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The Predictor Who Got It Right (Mostly)

Published: December 31, 2011

There must be good money in making predictions because no one would go into the business for job satisfaction.

If you correctly foresee events a century before they occur, none of your contemporaries will still be alive to remember your predictions. Furthermore, the marvels you forecast—manned flight, say, or the internet—will seem inevitable and obvious after the fact, robbing you of any credit for foresight. And if you’re wrong, you’ll probably sound ridiculous.

Yet each new year, a new batch of predictors offer us their forecasts for the future. Most are promptly forgotten. One who deserves to be remembered, though, is John Elfreth Watkins, Jr., a Post writer in the early 20th Century.  Back in December 1900, he wrote his ideas about “What May Happen in the Next Hundred Years” for the Post’s sister publication, the Ladies’ Home Journal.

Where he was wrong, he was very, very wrong:

A cynical view of the future from 1898, entitled "A Sunny Day in 1910."

Nicaragua (i.e. Panama) will ask for admission to our Union after the completion of the great canal. Mexico will be next. Europe, seeking more territory to the south of us, will cause many of the South and Central American republics to be voted into the Union by their own people.

There will be No C, X or Q in our every-day alphabet. They will be abandoned because unnecessary.

Mosquitoes, house-flies and roaches will have been practically exterminated… There will be no wild animals except in menageries. Rats and mice will have been exterminated. The horse will have become practically extinct.

A man or woman unable to walk ten miles at a stretch will be regarded as a weakling.

A university education will be free to every man and woman.

Food will be served hot or cold to private houses in pneumatic tubes… The meal being over, the dishes used will be packed and returned to the cooking establishments where they will be washed… These tubes will collect, deliver and transport mail over certain distances, perhaps for hundreds of miles.

But this selection is hardly fair to Watkins. Some of his predictions were only partly wrong.

Trains will run two miles a minute, normally; express trains one hundred and fifty miles an hour.

High-speed trains are traveling over 300 mph. Just not in the United States.

Automobiles will be cheaper than horses are today.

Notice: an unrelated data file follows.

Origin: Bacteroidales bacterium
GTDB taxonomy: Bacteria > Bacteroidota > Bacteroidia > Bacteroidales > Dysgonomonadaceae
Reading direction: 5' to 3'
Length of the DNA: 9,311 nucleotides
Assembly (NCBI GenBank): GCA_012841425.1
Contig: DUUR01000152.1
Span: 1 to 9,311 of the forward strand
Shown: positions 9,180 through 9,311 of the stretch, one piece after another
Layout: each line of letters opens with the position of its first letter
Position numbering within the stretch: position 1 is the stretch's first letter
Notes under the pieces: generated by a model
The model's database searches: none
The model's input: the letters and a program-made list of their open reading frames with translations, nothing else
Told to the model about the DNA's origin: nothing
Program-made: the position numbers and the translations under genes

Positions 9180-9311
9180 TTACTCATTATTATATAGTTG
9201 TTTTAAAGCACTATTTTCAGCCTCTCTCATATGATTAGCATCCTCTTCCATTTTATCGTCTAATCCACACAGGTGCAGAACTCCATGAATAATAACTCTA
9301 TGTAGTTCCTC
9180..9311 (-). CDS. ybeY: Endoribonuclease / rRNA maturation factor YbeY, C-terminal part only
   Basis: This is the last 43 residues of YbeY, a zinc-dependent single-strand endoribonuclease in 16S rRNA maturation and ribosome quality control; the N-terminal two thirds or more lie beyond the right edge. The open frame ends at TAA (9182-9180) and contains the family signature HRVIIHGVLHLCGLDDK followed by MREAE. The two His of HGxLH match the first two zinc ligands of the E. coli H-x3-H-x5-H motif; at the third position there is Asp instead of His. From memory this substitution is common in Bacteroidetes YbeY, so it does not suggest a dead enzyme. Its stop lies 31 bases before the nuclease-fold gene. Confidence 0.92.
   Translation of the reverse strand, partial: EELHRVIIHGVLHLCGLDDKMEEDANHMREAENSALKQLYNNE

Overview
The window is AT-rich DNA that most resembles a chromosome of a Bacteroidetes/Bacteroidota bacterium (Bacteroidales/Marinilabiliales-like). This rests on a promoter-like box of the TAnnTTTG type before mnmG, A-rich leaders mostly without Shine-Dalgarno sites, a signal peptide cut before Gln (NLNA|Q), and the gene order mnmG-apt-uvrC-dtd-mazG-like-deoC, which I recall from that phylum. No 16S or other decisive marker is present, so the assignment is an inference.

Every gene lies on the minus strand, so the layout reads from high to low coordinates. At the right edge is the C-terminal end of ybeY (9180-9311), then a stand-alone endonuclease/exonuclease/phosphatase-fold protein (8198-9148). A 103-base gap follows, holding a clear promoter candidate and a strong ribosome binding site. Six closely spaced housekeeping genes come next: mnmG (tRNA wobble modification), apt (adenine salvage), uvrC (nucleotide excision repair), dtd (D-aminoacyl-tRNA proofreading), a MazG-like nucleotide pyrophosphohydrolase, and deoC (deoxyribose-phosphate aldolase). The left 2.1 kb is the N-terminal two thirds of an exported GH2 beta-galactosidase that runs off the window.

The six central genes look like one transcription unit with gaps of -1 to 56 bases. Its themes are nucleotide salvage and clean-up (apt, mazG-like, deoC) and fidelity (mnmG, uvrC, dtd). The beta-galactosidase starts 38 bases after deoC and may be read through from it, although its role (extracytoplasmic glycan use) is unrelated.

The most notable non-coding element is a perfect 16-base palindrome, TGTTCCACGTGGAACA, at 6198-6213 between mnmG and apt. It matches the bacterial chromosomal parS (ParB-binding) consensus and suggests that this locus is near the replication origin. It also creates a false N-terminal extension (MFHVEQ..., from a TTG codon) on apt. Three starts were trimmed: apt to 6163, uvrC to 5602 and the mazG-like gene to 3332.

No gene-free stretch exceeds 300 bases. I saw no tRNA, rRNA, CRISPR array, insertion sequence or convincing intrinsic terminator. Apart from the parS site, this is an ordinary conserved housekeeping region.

This is just barely true. In 1900, work horses sold for $225 to $250. Adjusting for inflation, that price is approximately $6400, which will buy a new, low-end, import, budget car.

[The future American] will live fifty years instead of thirty-five as at present.

In fact, the overall life expectancy in 1900 was 47.8 years. And in 2000, it was 77.

There will probably be from 350,000,000 to 500,000,000 people in America and its possessions by the lapse of another century.

The figure is high, but at least Watkins was guessing in the right direction. America’s population had grown 14000% between 1800 and 1900. If that rate had continued, the total would have exceeded 1 billion in 2000. Instead, it grew just 360%, reaching 280 million at the start of the new century.

Where Watkins was correct, however, he was unusually far-sighted.

Americans will be taller by from one to two inches.

The average American male in 1900 was 66-67” tall. By 2000, the average was 69”.

Photographs will reproduce all of nature’s colors… [They will be transmitted] from any distance. If there be a battle in China a hundred years hence, snapshots of its most striking events will be published in the newspapers an hour later.

Wireless telephone and telegraph circuits will span the world. A husband in the middle of the Atlantic will be able to converse with his wife sitting in her boudoir in Chicago. We will be able to telephone to China quite as readily as we now talk from New York to Brooklyn.

Man will see around the world. Persons and things of all kinds will be brought within focus of cameras connected electrically with screens at opposite ends of circuits, thousands of miles at a span.

Rising early to build the furnace fire will be a task of the olden times. Homes will have no chimneys, because no smoke will be created within their walls.

Refrigerators will keep great quantities of food fresh for long intervals.

Fast-flying refrigerators on land and sea will bring delicious fruits from the tropics and southern temperate zone within a few days. The farmers of South America… whose seasons are directly opposite to ours, will thus supply us in winter with fresh summer foods which cannot be grown here.

There is one last peculiarity to Watkins’ article.

Every one of his predictions involved an improvement in the lives of Americans. He saw only positive change in the new century. Today’s predictors don’t see the future so optimistically, but will they see it as clearly as Watkins?

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  • Caroline

    On the case of seeing only positive change….. are “giant guns”, “aerial war-ships” (think helicopter gunships and fighter jets), “forts on wheels” (think tanks and armoured personnel carriers) and flying machines with hundred-mile telescopes (think military satellites) really improvements to our lives?
    He foresaw also that coal and oil would become more expensive as they began to run out and that we would increasingly need to turn to hydroelectricity for power; possibly not until 2100 though!

  • Caroline

    Oops…. I was wrong, he did say that horses would become “practically extinct”…. but was talking in relative terms. The working horse IS practically extinct and he did say that the rich would still keep them for racing, hunting and exercise. Which they do. And most of us rarely see a horse from one month to the next, whereas they were part of daily life in cities and countryside alike in 1900.